A government initiative to help smokers kick the habit is changing lives for the better in Aboriginal communities across the state.
The New South Wales Health Department is backing the Quit For New Life (QFNL) program that has been running since January 2013 but is coming towards the end of its four-year state government funding.
The program aims to close the gap in smoking rates to give Aboriginal children the best start in life.
Nicole Tindale, QFNL coordinator for the South Eastern Sydney Local Health District, said Aboriginal health workers along with social workers, occupational therapists and Doctors had been trained to implement the program.
“Smoking during the pregnancy increases the risk of obstetric and infant complications including still birth, low birth weight and sudden infant death syndrome,” she said.
An estimated 45 per cent of Aboriginal women smoke during pregnancy compared to just 7.4 per cent of non-Aboriginal women a NSW Health study has found. Among Aboriginal and Torres Strait Islander children aged 0-14, 57 per cent live with at least one parent that is a smoker, compared to just 26 per cent for non-Aboriginal children.
Mrs Tindale said the program was free across NSW for all pregnant indigenous women.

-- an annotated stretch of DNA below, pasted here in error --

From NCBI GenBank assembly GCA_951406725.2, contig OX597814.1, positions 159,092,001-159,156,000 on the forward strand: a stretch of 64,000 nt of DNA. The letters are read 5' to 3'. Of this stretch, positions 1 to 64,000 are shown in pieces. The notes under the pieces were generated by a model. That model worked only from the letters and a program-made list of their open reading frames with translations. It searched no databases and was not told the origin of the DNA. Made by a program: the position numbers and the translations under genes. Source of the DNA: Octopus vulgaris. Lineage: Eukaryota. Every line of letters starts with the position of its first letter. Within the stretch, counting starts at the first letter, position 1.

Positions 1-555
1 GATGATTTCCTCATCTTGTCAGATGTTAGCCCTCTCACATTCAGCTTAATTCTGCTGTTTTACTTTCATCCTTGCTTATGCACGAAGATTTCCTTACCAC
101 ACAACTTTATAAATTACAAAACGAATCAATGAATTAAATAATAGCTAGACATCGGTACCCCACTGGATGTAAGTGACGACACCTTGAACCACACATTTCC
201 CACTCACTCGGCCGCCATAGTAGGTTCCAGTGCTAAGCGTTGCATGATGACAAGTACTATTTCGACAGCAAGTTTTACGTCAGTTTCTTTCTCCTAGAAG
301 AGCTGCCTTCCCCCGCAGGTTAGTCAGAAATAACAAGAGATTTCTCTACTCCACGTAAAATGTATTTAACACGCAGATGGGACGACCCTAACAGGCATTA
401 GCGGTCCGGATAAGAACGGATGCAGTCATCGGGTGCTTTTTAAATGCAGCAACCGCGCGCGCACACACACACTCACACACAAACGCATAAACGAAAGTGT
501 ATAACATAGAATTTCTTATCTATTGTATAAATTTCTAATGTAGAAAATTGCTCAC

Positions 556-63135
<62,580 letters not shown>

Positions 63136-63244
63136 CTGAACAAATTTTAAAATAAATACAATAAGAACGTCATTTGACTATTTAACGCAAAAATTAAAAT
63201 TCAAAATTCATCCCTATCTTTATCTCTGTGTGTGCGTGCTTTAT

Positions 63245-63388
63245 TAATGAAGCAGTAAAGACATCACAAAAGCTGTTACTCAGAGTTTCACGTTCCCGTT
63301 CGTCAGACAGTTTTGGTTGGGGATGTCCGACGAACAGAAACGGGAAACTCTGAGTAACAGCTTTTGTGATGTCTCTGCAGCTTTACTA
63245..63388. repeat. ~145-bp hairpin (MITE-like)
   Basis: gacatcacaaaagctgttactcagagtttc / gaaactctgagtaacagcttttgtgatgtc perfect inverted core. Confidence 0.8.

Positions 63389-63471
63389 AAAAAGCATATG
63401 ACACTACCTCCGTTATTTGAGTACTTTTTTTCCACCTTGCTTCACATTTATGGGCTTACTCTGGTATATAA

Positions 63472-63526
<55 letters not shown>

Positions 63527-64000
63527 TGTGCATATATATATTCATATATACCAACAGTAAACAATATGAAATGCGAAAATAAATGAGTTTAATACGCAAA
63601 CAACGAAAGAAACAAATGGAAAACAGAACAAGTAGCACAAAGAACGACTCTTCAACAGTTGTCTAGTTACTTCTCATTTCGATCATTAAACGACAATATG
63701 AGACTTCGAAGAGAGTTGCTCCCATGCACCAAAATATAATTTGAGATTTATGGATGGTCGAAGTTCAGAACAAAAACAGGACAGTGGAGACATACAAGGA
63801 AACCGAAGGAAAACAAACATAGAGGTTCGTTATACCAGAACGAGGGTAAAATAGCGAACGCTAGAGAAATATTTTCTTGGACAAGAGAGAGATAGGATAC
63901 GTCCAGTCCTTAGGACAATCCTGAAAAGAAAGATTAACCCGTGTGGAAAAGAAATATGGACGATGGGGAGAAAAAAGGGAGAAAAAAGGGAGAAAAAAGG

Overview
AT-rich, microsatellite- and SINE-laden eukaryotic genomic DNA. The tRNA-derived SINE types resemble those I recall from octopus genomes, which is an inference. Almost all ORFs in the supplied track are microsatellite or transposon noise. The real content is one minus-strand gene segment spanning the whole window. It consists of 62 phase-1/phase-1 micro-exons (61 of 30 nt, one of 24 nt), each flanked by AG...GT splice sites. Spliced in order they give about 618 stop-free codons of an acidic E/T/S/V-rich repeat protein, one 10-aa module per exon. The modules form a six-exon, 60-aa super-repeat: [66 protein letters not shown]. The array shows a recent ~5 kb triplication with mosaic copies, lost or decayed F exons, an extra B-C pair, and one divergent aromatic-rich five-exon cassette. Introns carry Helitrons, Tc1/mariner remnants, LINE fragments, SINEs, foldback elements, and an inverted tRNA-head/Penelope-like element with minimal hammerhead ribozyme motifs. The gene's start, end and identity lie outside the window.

“This includes non-Aboriginal pregnant women with Aboriginal partners, as well as those who have recently given birth to an Aboriginal baby,” she said.
“We also offer the program to partners and other close family members, to support the mothers in their efforts to quit and to reduce exposure to second-hand smoke in the home.”
Antenatal clinics in a range of hospitals across the state are implementing the program. Midwives, child and family health workers and Aboriginal health workers provide clients with education about the risks of smoking while pregnant and the benefits of quitting for both the mother and their child. They are offered referral to the Aboriginal Quitline, free nicotine replacement therapy products, and follow-up support with a specialist QFNL Aboriginal worker.
In the 2014-2015 financial year, the program reached 53 per cent of eligible women that attended participating antenatal clinics.
“There have been some great success stories with women and their family members quitting together and staying smoke-free since the birth of their child”, Ms Tindale said.
But there have also been some challenges with the program that has seen its impact not be as fruitful as first hoped. In some cases, women have been able to quit during pregnancy but then regress to smoking after giving birth due to other health issues and additional life stresses.
The program is a gradual process and not an initiative that sees success overnight. It will continue to take time and patience for the NSW Health Department to deem this program a success.
Mrs Tindale said that staff in NSW Health facilities will need to focus on building rapport with mothers and families before offering the program as well as seeking input from Aboriginal representatives in local communities.
That said, 1569 women and family members have taken up the program since 2013, so there is promise and excitement that the program can flourish if funding is continued past 2018.